When I tell people I’ve just met I’ve written a book about regret, many of them have an account of something from their past haunting them to share with me. New acquaintances aren’t prone to share their deepest, personal painful stories of regret unless they are sorely lacking any sort of social filter. I’ve been surprised by how many people have stories ready to share about one particular era of their lives. They’re stories about their high school years.
“I wish I wasn’t so boy-crazy,” one woman told me. “I focused all of my energies on making sure I had a boyfriend. It was the only thing that mattered to me back then, and I didn’t give two thoughts to developing any other parts of who I was. Having someone to make out with between classes is where I got my worth.”
Another woman told me that she wished she would have stuck with gymnastics. “My parents were going through a divorce and neither of them seemed to have time to attend any of my meets, so I quit the team. I’ve always regretted that choice. I think my high school years would have been a lot different if I’d have stayed with it.”
“I had a ‘little’ eating disorder and convinced myself I could control it,” a new friend said. “I spent half of middle school and most of high school managing my binge habit so no one would know. Now I realize I missed so many experiences and possible friendships because my secret controlled me.”
Before I started high school, a guidance counselor came and gave the freshman class a pep talk. “You’ll remember these days the rest of your lives,” she said. The thought horrified me. My strategy was to do all I could not to remember by stuffing as much weed as I could into the Zig Zag rolling papers I purchased with my babysitting money and getting high every single day.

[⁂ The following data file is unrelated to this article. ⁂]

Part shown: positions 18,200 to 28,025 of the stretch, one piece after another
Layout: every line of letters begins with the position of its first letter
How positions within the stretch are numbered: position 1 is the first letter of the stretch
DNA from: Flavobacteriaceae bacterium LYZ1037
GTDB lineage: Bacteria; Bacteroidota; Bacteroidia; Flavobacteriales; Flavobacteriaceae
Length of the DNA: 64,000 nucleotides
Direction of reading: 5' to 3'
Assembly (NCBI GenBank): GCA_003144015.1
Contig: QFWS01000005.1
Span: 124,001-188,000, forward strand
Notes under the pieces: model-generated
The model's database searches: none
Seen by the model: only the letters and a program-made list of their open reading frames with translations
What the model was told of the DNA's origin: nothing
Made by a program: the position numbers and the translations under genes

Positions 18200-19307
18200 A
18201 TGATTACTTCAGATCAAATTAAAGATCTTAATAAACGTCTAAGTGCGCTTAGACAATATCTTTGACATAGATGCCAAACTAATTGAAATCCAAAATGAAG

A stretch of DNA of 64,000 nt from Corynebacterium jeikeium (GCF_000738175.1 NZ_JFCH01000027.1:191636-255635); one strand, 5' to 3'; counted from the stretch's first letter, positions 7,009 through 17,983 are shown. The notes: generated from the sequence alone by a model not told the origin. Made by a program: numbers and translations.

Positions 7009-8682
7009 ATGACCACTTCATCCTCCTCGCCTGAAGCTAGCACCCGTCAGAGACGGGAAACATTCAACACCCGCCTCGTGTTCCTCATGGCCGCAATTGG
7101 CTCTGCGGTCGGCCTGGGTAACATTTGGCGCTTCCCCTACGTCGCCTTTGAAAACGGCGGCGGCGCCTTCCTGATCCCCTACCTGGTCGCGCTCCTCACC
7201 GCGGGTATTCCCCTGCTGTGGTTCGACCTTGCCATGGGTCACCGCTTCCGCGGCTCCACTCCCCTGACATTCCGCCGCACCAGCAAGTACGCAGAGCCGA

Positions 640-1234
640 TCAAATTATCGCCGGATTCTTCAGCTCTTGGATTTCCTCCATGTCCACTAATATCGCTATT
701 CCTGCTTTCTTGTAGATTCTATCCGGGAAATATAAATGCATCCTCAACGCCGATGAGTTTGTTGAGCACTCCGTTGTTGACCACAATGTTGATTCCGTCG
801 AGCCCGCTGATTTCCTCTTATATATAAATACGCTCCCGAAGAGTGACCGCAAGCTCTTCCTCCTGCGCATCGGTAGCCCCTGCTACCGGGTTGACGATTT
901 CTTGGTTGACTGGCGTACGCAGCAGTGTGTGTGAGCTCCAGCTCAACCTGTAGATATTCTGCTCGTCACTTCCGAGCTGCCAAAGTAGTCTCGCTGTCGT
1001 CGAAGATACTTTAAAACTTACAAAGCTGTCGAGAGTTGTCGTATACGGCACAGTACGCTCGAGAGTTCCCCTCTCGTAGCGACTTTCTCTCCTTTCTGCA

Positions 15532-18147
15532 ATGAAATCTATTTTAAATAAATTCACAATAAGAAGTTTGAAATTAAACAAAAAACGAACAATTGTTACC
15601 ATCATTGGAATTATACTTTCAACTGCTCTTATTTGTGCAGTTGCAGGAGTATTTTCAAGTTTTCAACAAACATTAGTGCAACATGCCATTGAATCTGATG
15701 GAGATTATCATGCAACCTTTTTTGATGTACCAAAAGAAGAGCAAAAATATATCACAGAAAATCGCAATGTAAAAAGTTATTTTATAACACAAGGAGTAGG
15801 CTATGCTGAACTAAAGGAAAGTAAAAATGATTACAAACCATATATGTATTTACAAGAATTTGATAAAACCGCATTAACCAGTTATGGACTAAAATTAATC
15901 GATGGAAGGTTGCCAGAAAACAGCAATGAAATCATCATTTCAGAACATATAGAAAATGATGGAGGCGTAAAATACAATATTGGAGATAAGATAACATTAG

After I came to faith in Christ part-way through high school, I stopped this habit, which meant that I was now free to better remember those high school Happy Days. Though there were a lot of nice moments of connection with my new faith, I still felt as much as misfit as ever in high school. I decided the only way out of this misery was to double-down on my workload and get the heck out of Dodge as quickly as possible. I truncated my high school experience by graduating early and headed to straight to college mid-year.
In my later teens and early twenties, I carried a lot of shame and regret about the stuff I did during the sex, drugs and rock-n’-roll years of my early teens. I recognize now that dealing with those regrets at that time formed a good foundation for what God would teach me about the nature and purpose of regret as I moved into midlife. But there are other regrets from my high school years that have a story to tell me right now. They are of the missed opportunity variety mentioned by so many people I’m meeting these days. Mr. Lowe, an English teacher who ran the school’s theater program. pulled me aside one day after class and said, “I see a lot of promise in you. I’d love to have you try out for a play. Would you consider it?”
And of course, I turned him down on the spot.
I spent my twenties and early thirties writing plays for the educational market and skits for church use. (It turned out Mr. Lowe was right about me.) Sometimes we do circle back to the missed opportunities and truncated possibilities later in our lives.
Not always, however. I never went to prom during high school, and I’m pretty sure that is a closed door at this point.
Do you have regrets about opportunities you missed or passed by in high school? If so, what are they?
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If Only: Letting Go Of Regret is now in print. Beacon Hill Press has it in stock, and Amazon and other vendors should be receiving it soon! Though the official launch date is July 1st, it’s pretty cool to know that the book’s message – that regret can be redeemed – is beginning to circulate.
Stay tuned over the next few weeks – an If Only blog tour is in the works!